Through a largely collaborative practice, Angelica Bollettinari’s work spans curatorial, educational and artistic projects, which often have a socially engaged and participatory aspect. Since 2017 she has co-run resina, a platform for research based between London and Ferrara. resina’s work is invested in developing feminist, environmentally sustainable and non-human-centric practices through slow-paced alternative education experiments and residencies.



Curing Tme (2022) is a multi-disciplinary project which re-reads the Greek myth of Phaeton and the nymphs Heliades, interweaving historical and mythological narratives to explore natural ecosystems and environmental issues of the Po Valley in the north of Italy.  So far this project has taken the form of writings, foraging and poplar bud salve making workshops, and a short film currently under development.

Set along the Po river, the myth sees seven nymphs turning into poplar trees whilst mourning the death of their brother Phaeton, killed by Zeus after an unsuccessful attempt to use the chariot of his father Helios, during which he nearly destroys the planet, causing fires and draughts of an unprecedented scale.  After this event, the nymphs are transformed into poplar trees on the river’s banks and during the metamorphosis their tears become resin secreted from the tree.

This myth is linked to the local presence of amber stones in the area of the Po Delta since the time of the Etruscans who were traders of this precious fossilized resin. Of particular inspiration are the magical and therapeutic properties that have been attributed to amber since ancient times and in Curing Time this plays together with themes of melancholy, mourning and healing in relation to personal and collective traumas and anxieties.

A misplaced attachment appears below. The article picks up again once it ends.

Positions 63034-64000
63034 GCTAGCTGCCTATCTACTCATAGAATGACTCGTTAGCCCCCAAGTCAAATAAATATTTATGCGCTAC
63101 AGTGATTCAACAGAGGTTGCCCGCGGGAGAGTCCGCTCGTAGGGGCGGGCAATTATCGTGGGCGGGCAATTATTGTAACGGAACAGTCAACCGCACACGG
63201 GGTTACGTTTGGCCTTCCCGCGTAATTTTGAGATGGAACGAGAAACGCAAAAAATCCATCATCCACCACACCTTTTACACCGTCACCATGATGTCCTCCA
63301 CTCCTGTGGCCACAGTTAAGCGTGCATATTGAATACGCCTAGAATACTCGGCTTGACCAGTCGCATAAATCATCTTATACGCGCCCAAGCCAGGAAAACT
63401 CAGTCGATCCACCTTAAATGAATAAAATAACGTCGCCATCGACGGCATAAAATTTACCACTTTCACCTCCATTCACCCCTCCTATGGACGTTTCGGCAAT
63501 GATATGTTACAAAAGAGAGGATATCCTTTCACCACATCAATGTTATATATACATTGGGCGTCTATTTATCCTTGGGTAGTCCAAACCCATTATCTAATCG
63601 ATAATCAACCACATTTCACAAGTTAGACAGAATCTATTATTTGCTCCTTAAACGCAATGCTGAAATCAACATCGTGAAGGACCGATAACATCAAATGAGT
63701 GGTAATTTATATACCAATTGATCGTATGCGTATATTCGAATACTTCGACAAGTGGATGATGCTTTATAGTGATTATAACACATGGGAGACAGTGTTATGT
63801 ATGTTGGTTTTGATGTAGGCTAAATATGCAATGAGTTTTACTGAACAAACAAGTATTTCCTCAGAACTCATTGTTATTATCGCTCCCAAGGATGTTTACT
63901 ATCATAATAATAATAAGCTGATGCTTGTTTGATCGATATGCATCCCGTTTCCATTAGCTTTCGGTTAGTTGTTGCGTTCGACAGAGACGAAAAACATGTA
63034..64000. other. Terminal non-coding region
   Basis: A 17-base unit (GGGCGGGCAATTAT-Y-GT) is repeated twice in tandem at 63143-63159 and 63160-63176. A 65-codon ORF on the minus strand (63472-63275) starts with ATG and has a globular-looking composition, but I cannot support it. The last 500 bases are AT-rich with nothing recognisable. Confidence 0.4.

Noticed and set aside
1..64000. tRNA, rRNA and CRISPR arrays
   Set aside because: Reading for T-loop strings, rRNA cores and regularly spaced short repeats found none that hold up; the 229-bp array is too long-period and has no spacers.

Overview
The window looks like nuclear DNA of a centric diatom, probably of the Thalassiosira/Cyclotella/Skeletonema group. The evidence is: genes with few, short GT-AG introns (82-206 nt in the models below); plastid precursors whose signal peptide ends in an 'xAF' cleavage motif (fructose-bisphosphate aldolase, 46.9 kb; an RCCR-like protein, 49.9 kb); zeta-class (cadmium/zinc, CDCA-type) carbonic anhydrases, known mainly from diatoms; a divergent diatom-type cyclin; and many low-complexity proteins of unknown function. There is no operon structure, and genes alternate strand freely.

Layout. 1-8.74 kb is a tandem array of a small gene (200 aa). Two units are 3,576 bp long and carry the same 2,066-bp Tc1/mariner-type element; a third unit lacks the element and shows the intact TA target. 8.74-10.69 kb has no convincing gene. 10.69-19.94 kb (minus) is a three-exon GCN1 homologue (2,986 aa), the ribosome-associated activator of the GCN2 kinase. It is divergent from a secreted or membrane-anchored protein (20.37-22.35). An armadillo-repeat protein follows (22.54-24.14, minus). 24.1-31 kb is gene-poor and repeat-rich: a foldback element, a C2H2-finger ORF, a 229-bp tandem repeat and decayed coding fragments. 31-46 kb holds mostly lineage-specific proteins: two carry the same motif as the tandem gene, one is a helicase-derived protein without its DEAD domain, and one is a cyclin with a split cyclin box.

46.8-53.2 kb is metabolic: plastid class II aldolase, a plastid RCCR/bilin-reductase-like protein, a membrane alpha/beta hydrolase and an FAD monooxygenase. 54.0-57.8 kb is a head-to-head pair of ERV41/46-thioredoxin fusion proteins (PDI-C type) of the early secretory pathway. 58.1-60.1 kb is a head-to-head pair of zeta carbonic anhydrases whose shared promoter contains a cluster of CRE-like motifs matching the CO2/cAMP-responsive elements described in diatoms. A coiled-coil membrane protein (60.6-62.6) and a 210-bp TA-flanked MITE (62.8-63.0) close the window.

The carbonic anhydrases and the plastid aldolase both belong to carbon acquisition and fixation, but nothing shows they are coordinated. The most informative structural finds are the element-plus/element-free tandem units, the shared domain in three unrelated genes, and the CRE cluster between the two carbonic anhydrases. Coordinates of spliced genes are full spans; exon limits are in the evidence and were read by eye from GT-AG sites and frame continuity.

Contrapposed to the resinous healing properties of resin and amber, in Curing Time we encounter the synthetic resin used for the production of plastics, and the haunting presence of the petrochemical plant LyondellBasell, rising about 8 km away from the river, in the city of Ferrara. The plant has been producing plastic since the 1950s, and is where the process of plastic polymerization was invented by Giulio Natta in 1953. 

Exploring various aspects of the life of poplar trees, the most common tree in the area, Curing Time reinterprets a traditional story, a becoming-tree which sees women being wrapped in bark until this suffocates their last words, and revisits this myth through a multi-species lens. 

In this reading, the metamorphosis is seen as a dismantling of the human and a becoming entangled with others in a more than human world. From the healing properties of poplar’s resinous buds, to the ability of their roots to absorb and eliminate microplastics from the environment, this story inspires and questions present and future ways to collaborate across species in order  to survive on a planet that is falling apart.


Click here to read more about the workshops realised between Feb - May 2022 as part of the “Curing Time” research project.